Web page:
And while the script of the Oakland Athletics’ unlikely surge involves an ensemble performance, the Pittsburgh Pirate fairy tale definitely has a well-defined hero. His name is Andrew McCutchen –MVP candidate, offensive machine, and perhaps the single most important player to his team in all of baseball. His WAR of 5.9 is among the best in baseball, largely culminating from his gaudy offensive numbers of .345/.410/.568 with 24 HR, 79 RBI, and 15 stolen bases. He also leads the league in hits (164) and runs scored (90).
To put it nicely, McCutchen is, in many ways, Pittsburgh’s offense. After all, it’s an offense that ranks 10th in runs scored, 13th in hits, 15th in walks, and 16th in stolen bases of the 16 National League teams. But none of that is Andrew McCutchen’s fault. With his bat and his speed, he has either scored or driven in 31.5% of Pirate runs. He may be one-ninth of the lineup, but he’s one-third of the offensive production.
He’s the Cinderella story within a Cinderella story –the player that rose from nowhere, and when the options of the world may have soon been at his doorstep, opted to stay in Pittsburgh and help make two decades of misery disappear. This season, as he carries the team on his shoulders, he does so still in his old contract, making $500,000 for the best season these fans have seen since Barry Bonds wore the yellow and black.
But despite all of McCutchen’s heroics, he can’t do this alone. It’s the story of the year thus far, but if other faces don’t come forward, the hopes of ending the Pirate drought may be slipping away. The team has a losing record since the All-Star break and a losing record in ballparks away from home. Neither is good news for a potential Wild Card contender. And their tepid offense isn’t offset by superb pitching –they only rank in the NL’s top five in hits allowed; all other stats fall at 6th or worse.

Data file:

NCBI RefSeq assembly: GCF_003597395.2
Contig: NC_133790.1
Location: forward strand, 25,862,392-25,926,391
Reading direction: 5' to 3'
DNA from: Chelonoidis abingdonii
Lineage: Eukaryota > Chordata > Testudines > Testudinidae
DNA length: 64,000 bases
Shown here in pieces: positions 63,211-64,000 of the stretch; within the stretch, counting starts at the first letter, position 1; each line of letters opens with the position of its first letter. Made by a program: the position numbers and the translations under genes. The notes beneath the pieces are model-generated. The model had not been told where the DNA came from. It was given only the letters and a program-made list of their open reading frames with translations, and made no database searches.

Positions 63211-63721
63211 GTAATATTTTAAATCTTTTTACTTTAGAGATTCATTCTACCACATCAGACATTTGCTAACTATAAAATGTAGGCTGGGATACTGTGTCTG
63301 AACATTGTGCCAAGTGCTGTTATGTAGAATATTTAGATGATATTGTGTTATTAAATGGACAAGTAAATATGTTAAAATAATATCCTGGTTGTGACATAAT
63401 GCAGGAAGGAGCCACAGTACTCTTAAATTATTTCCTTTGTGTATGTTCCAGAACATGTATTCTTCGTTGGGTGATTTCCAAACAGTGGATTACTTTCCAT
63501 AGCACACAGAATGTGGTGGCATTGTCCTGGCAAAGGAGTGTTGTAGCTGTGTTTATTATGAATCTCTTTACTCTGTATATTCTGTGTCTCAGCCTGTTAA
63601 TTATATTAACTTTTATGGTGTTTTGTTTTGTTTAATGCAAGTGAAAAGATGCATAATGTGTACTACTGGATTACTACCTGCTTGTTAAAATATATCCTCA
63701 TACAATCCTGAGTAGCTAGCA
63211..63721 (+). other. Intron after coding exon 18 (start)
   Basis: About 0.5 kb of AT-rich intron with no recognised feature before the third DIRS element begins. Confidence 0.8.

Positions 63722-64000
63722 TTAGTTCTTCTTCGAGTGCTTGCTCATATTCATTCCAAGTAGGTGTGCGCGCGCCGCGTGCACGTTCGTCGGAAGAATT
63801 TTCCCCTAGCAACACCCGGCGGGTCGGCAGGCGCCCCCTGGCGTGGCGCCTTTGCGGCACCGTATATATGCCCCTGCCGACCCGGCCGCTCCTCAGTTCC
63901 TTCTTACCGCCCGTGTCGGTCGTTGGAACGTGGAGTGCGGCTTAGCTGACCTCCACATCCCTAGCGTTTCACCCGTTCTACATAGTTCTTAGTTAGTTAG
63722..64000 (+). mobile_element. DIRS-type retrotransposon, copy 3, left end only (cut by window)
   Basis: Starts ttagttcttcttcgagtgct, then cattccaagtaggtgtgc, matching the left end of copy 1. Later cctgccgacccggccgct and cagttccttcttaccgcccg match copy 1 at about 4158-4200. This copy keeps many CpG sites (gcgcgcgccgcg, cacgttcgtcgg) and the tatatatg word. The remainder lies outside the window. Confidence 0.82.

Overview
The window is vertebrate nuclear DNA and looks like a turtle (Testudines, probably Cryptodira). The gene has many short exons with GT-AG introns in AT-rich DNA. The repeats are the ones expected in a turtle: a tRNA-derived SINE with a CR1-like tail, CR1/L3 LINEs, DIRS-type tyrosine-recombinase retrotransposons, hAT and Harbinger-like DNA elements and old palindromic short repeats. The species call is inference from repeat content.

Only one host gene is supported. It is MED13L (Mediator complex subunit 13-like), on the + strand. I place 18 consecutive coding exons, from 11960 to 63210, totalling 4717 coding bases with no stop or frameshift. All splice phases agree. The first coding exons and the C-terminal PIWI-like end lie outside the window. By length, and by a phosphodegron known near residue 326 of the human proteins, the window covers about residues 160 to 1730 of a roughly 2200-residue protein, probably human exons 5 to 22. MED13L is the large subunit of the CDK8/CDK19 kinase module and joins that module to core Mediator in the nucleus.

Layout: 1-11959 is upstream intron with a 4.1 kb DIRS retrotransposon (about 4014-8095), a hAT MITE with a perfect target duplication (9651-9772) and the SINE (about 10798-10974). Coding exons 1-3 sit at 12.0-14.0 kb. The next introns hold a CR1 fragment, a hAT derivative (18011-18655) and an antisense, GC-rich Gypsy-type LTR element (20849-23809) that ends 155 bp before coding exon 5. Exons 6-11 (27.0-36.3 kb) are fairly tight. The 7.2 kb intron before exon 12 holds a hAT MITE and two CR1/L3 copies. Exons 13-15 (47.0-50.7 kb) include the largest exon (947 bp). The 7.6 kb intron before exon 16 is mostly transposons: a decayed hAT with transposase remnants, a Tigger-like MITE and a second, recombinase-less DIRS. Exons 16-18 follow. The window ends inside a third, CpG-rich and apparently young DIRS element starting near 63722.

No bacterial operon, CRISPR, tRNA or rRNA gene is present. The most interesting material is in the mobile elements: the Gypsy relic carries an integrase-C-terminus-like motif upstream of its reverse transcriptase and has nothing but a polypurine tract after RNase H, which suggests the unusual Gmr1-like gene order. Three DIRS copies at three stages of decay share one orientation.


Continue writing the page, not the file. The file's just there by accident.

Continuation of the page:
As of this morning, two games in the Wild Card race stand between the Pittsburgh Pirates and a Cinderella story twenty years in the making. If their MVP and fairy tale hero can continue to wield his bat, and more improbable stars can come forward, those Pittsburgh whispers may turn into roars of “THIS IS THE YEAR!”
Los Angeles Dodgers; 2011 Record: 82-79, 3rd in NL West
The past week has seen much ink spilled in discussing the Los Angeles Dodgers, their win-now mentality, and the three giant contracts and names they just acquired from the Red Sox. I even analyzed the possibility that the mega-deal could have mega-ramifications for their team and the game of baseball.